Field director Niraj disputes the fact that trawler fisherfolk are the only smugglers involved in this rackets, pointing to statistics of recent raids that show traditional (Dinghy) fishermen also indulging in the smuggling of sea cucumbers and seahorses.
David is convinced that traditional fishing will come to an end when his generation is “dead and gone”, since youngsters like 10-year-old Vishal Selvan and 11-year-old Alan want to become merchant navy captains and Indian Administrative Service officers respectively.
In order to keep traditional fishermen from engaging with smugglers out of economic desperation, employment schemes have been put in place to guarantee the livelihoods of various fisherfolk, in the face of depleting fish stocks.
“The alternative livelihood initiatives carried out by the United Nations Development Programme-Global Environmental Facility (UNDP-GEF) through the Gulf of Mannar Marine Biosphere Reserve Trust (GoMBRT) include Palmyra mat weaving and thatch making, clown fish and other ornamental fish fattening, goat rearing, jasmine cultivation, betel leaf cultivation, salt-fish making and plaster of Paris for doll-making,” V. Deepak Samuel, programme specialist at the energy and environment unit of the UNDP-GEF (GoMBRT), told IPS.
“We are as yet unable to trace the route of smuggled goods and links beyond Sri Lanka to markets in the Far East, primarily because once the goods arrive in Sri Lanka they become legal exports, blocking our investigations further,” explained a wildlife crime inspector, speaking under condition of anonymity out of fear for his safety.
Patrolling the sea is all the more challenging given enforcement agencies’ meagre logistical capacity.
Led by Rajendran, the entire patrol operation includes four range forest officers, 22 foresters, 11 guards, two watchers and 33 anti-poaching camp watchers who share six jeeps, six wireless sets, two base stations, six anti-poaching camps, eight mechanised patrol boats and three speed boats between them – to patrol an area of 10,500 square kilometres or 18,900 nautical miles.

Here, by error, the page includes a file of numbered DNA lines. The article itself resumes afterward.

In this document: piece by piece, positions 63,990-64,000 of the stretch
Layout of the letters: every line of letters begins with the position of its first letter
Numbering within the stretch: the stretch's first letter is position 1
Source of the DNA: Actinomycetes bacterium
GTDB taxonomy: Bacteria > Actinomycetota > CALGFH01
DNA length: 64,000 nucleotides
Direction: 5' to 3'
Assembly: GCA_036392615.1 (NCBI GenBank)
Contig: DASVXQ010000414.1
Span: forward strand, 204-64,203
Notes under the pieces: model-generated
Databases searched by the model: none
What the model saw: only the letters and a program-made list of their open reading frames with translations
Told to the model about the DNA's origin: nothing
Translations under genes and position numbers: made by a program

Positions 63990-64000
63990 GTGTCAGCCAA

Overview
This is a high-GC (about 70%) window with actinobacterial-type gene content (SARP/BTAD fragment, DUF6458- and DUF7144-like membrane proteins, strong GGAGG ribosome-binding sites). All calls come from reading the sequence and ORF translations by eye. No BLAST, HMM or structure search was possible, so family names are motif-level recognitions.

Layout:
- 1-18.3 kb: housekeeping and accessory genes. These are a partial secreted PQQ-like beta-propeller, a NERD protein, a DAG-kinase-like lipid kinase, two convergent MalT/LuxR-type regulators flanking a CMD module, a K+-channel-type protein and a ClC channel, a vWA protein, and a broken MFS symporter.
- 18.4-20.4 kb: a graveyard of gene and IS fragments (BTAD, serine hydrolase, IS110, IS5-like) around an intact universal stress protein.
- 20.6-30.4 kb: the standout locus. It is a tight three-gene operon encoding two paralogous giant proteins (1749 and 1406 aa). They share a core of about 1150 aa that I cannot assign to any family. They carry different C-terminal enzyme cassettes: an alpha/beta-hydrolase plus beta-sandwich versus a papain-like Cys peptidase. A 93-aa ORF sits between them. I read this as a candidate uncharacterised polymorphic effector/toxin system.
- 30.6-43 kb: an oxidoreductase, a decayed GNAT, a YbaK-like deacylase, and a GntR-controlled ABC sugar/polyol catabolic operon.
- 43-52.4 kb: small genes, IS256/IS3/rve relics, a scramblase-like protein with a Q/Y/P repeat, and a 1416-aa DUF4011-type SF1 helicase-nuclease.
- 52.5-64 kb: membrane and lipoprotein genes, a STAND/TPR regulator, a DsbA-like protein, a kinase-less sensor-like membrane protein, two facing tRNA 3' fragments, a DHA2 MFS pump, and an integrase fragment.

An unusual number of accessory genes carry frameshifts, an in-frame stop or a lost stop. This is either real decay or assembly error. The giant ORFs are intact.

They lack night vision lamps and financial incentives. They are no match for the 25,000 well equipped trawlers that fish illegally across the whole Marine Biosphere Reserve every day.
Still, the greatest challenge is not out on the water.
“Opposition to protection of marine wildlife (and) fishes comes from even official establishments like the Central Marine Fisheries Research Institute, the Marine Products Export Development Authority and the National Institute of Oceanography – all in the name of livelihoods,” Niraj said.
“Growing numbers of anthropologists propagate illusions glossing over the likely consequences that would emerge should we lose the remaining biodiversity… They quote the Convention on Biological Diversity where sustainability, right to access and benefits sharing are the guiding principles. However, sustainability that applies to economic principles may not exactly apply to ecology because of biological principles that are very different,” Niraj explained.
Poaching of sea cucumbers even in the seas around the Andaman Nicobar Islands is so rampant that natives report they hardly sight sea cucumbers anymore.
*Malini Shankar is a wildlife photojournalist and filmmaker based in Bangalore.
This story includes downloadable print-quality images -- Copyright IPS, to be used exclusively with this story.
IPS is an international communication institution with a global news agency at its core,
raising the voices of the South
and civil society on issues of development, globalisation, human rights and the environment
Copyright © 2020 IPS-Inter Press Service. All rights reserved. - Terms & Conditions
You have the Power to Make a Difference
Would you consider a $20.00 contribution today that will help to keep the IPS news wire active? Your contribution will make a huge difference.